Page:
Time-activity budget of urban-adapted free-ranging dogs

Abstract

The domestic dog (Canis lupus familiaris) is known to have evolved from gray wolves, about 15,000 years ago. They frequently exist as free-ranging populations across the world. They are typically scavengers and well adapted to living among humans. Most canids living in and around urban habitats tend to avoid humans and show crepuscular activity peaks. In this study, we carried out a detailed population-level survey on free-ranging dogs in West Bengal, India, to understand the activity patterns of free-ranging dogs in relation to human activity. Using 5669 sightings of dogs, over a period of 1 year, covering the 24 h of the day, we carried out an analysis of the time activity budget of free-ranging dogs to conclude that they are generalists in their habit. They remain active when humans are active. Their activity levels are affected significantly by age class and time of the day. In addition, we provide a detailed ethogram of free-ranging dogs. This, to our knowledge, is the first study of this kind, which might be used to further study the eco-ethology of these dogs.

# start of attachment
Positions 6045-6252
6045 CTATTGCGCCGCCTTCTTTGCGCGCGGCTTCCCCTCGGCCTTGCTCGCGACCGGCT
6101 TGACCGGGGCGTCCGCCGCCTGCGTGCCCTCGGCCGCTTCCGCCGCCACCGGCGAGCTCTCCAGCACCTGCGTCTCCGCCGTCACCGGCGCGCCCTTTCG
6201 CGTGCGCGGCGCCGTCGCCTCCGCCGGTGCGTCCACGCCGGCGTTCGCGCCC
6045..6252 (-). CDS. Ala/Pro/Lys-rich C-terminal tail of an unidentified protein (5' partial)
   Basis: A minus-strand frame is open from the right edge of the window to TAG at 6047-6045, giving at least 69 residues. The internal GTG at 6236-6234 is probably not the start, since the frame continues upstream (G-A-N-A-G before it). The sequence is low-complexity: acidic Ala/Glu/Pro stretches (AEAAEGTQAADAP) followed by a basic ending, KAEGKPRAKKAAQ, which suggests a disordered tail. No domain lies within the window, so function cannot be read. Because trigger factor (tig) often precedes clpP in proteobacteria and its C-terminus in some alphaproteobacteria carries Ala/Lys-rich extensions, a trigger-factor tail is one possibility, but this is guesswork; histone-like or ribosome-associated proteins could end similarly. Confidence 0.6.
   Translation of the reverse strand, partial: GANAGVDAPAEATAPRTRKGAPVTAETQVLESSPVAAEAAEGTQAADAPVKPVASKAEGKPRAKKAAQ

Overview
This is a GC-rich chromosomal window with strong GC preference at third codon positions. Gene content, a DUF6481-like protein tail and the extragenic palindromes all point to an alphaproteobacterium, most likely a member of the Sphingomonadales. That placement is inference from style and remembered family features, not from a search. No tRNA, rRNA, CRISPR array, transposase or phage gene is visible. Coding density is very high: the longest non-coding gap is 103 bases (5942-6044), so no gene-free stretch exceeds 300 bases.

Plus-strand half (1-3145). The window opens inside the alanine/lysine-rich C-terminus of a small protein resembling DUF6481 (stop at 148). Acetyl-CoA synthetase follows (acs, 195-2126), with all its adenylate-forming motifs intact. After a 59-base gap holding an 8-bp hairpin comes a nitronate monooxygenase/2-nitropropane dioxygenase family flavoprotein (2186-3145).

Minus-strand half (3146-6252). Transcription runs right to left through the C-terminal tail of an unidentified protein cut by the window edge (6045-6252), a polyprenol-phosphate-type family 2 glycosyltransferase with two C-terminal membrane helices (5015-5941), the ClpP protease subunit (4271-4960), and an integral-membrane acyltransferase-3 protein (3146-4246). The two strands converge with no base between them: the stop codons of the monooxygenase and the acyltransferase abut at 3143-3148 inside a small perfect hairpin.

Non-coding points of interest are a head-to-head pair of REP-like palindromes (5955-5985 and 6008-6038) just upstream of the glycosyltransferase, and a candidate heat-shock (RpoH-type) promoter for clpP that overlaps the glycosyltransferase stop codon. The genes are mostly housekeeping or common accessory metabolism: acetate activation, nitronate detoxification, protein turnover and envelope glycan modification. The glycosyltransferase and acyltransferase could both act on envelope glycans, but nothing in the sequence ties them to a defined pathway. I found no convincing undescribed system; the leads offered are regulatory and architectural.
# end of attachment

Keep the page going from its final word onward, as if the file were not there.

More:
Interspecific nest destruction in the Tropical Kingbird Tyrannus melancholicus: kleptoparasitism or competition?

Abstract

Bird nest destruction and nest material kleptoparasitism (i.e., the theft of nest material from other bird’s nests) are poorly documented behaviors, and little is known about the parasite species and their hosts. Here, I present the first account of nest material kleptoparasitism in the Tropical Kingbird (Tyrannus melancholicus) followed by nest destruction, which occurred on a Variegated Flycatcher nest (Empidonomus varius). I explore the implications of these behaviors for both the kleptoparasite and the victim species and, due to the lack of basic information on the general behavior of both species, I point out some directions to guide future researches on the subject.

Primary nectar robbing by Apis mellifera (Apidae) on Pyrostegia venusta (Bignoniaceae): behavior, pillaging rate, and its consequences

Abstract